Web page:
CellGuard® OP Magnesium Hydroxide Slurry with Deinked Pulp

CellGuard® OP Magnesium Hydroxide Slurry with Deinked Pulp

In 2018, The United States Environmental Protection Agency recorded 46 million tons of paper and paperboard recycled. The reuse of paper reduces:

  • Water Consumption
  • Carbon Emissions
  • Air Pollution
  • Deforestation
  • Electricity Consumption
  • Oil Consumption
  • Heat Energy Consumption

It is all-around better for the planet than the manufacturing of new paper. Deinking is an important step in the process of reusing paper. Deinking is a process used to take the printing ink off paper fibers so that it may be reused.

Traditionally, sodium hydroxide (NaOH) has been the main alkali source used in deinking. But with environmental concerns about the highly saline effluent and the safety concerns of handling a solution with such a high pH, paper mills have been making the switch to Magnesium Hydroxide (Mg(OH)2).

Too much alkalinity can be detrimental. In their article “Substitution of Sodium Hydroxide with Magnesium Hydroxide as an Alkali Source in the Peroxide Bleaching of Softwood TMP”, Hu, H. and Zhang, H. wrote sodium hydroxide has “a drawback of high pH in the initial phase of bleaching, leading to the dissolution of organic substances from the pulp that will decrease the pulp yield and increase the effluent load and, in the end, impact the environment”. Too much alkalinity in peroxide bleaching is not advantageous for paper mills because if it reduces the pulp yield, that affects the mill’s costs on top of the disadvantages the effluent poses on the environment. With CellGuard®OP magnesium hydroxide slurry possessing a pH buffering effect, this can help mitigate some of those issues.

Ink in contact with the paper fiber surface directly is believed to be held on by hydrogen bonding and the rest of the ink is believed to be held on by weak van der Waals forces. Alkaline chemicals will be needed to detach these bonds. One such chemical is the use of an alkali, CellGuard®OP magnesium hydroxide slurry. During the “fiber swelling” stage, an alkali is presented to swell the fibers and soften the ink through saponification. The swelling of the fibers flakes off some of the rigid ink particles and they detach from the paper. Surfactants are introduced to help wet fibers, improve alkali penetration, and keep the ink from reattaching to the paper.

Hydrogen peroxide has been a common bleaching chemical for well over 7 decades now. Hydrogen peroxide bleaching is another important step in the deinking process. Many case studies have observed a large increase in residual peroxide levels in the effluent after bleaching. In the peer reviewed article “Mg(OH)2 Based Hydrogen Peroxide Bleaching of Deinked Pulp” by Na Yun and Beihai He, they saw residual peroxide levels go from 3% to as much as 61% when switching the bleaching alkali from NaOH to Mg(OH)2. This residual peroxide indicates fewer side reactions occurring and offers potential savings on bleach chemical if reused. In some processes, it can even be used to further the brightness of the finished paper. The source and purity of Mg(OH)2 is known to affect peroxide consumption. Synthetically produced CellGuard®OP magnesium hydroxide slurry has >98.6% purity with relatively low transition metals, which can deactivate peroxide.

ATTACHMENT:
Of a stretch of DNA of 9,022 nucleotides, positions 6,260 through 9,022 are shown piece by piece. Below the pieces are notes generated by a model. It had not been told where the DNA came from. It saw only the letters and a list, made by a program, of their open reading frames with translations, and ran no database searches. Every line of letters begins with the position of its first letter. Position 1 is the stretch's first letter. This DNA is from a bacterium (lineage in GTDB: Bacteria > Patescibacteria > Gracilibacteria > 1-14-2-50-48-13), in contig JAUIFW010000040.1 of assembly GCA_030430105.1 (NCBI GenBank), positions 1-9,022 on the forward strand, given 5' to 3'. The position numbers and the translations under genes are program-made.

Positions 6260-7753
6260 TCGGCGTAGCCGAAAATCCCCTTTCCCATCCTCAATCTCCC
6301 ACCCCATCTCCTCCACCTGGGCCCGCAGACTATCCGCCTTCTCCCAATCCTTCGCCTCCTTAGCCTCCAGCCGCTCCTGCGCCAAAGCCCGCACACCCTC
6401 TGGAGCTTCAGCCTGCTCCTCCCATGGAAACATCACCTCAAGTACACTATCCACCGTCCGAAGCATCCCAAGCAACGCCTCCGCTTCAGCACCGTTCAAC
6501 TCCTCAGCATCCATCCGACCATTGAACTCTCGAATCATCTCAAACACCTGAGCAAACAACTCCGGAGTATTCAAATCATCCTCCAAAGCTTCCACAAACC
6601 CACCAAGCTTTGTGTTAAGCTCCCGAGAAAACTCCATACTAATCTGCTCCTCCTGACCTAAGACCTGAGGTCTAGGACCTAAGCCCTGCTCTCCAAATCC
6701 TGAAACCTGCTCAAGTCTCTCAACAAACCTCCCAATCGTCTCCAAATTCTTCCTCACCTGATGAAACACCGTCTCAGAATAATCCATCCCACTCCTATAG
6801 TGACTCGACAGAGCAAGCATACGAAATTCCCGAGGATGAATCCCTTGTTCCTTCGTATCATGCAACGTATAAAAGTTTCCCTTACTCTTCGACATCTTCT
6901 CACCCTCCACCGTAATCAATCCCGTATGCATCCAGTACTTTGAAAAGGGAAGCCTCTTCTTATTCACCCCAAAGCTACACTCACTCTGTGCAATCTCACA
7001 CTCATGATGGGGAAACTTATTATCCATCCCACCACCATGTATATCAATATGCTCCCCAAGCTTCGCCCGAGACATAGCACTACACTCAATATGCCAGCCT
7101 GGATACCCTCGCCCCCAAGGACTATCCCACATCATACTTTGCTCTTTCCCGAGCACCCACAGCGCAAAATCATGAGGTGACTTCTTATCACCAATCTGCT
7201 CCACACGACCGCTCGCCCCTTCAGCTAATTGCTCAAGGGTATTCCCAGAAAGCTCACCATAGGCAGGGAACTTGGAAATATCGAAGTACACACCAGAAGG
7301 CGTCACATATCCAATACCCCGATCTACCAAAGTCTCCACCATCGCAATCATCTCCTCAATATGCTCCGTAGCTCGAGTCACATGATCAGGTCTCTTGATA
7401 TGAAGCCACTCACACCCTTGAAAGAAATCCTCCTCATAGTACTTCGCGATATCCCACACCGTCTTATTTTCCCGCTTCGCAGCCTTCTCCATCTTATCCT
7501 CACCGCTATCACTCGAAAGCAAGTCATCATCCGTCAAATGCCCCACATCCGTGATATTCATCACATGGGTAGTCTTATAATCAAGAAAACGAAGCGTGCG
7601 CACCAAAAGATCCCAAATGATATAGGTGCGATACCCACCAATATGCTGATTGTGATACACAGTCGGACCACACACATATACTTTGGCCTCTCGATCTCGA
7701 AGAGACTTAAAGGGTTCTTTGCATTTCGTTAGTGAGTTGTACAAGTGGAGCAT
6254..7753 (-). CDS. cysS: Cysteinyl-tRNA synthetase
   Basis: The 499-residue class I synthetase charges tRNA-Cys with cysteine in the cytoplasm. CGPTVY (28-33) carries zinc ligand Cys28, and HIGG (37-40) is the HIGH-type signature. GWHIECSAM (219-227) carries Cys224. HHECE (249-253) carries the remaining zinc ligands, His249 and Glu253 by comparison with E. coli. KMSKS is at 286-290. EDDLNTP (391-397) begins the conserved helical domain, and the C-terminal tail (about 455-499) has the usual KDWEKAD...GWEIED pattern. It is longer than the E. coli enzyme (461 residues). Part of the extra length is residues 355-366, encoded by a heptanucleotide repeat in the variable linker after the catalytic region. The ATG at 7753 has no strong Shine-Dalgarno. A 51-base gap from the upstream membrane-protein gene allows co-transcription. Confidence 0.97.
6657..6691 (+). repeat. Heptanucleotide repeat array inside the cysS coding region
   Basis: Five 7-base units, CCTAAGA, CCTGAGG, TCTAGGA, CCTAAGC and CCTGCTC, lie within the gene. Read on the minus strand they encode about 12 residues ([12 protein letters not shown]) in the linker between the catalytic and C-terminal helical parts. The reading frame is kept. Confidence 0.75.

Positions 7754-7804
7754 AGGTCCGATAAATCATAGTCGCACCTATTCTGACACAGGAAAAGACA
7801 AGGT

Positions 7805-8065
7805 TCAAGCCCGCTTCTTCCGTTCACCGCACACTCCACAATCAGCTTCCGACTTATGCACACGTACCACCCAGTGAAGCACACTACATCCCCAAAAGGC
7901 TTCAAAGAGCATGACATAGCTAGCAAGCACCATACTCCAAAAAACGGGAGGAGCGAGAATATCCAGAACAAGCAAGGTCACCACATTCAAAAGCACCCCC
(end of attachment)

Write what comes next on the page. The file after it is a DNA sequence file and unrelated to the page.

In that same paper by Na Yun and Beihai He, they cite a Canadian paper mill that saw 25% to 40% reduction in effluent treatment costs after making a complete switch to Mg(OH)2. These savings were attributed to the lower dissolved lignin, acetic acid, and other organic substances in the bleaching filtrate because of Mg(OH)2’s lower solubility and alkalinity.

Another peer reviewed deinking paper titled “Flotation Deinking with Magnesium Oxide as the Alkali Source” by Karen Stack, Alison Featherstone, Simon Baptist, and Matthew Kirk, cites the Norske Skog paper mill at Albury, New South Wales, Australia as having an effluent with an elevated sodium absorption ratio from a high dissolved salt content in the effluent. This was due to the mill using sodium hydroxide for their alkali. The paper mill used its effluent for irrigation on a pine plantain but it was found, due to their high sodium absorption ratio, that it caused the soil pores to clog and denied the trees any nutrients. This is because a high sodium absorption ratio is toxic to plants. The paper mentions substituting sodium hydroxide with magnesium oxide for a better reduction in sodium absorption ratio but it even goes on to say magnesium oxide as a hydrated slurry has shown even better results. Martin Marietta’s CellGuard® product ships as an aqueous slurry and therefore, is ready for deployment, potential savings and benefits for our customers and the environment.

It is also worth mentioning that a complete substitution to CellGuard®OP magnesium hydroxide slurry may save additional chemical costs beyond just alkali and peroxide. If the mill is known to use sodium silicate in their process, our product can reduce its consumption as well, further increasing potential savings.

In the processing of recycled paper, CellGuard®OP magnesium hydroxide slurry is an alternative alkali to sodium hydroxide. It can reduce upfront costs, environmental impact, and overall chemical consumption. Not to mention, it is safer to store and handle than traditional bleach chemicals. In conclusion, CellGuard®OP magnesium hydroxide slurry is an efficient alternative alkali in the world of recycled paper. Our product comes from sources that provides the utmost purity, making our product the alkali of choice.

For more information regarding your application or to place an order, please call 800-648-7400 (inside the U.S.) or +1-410-780-5500. Or, Contact Us with your questions.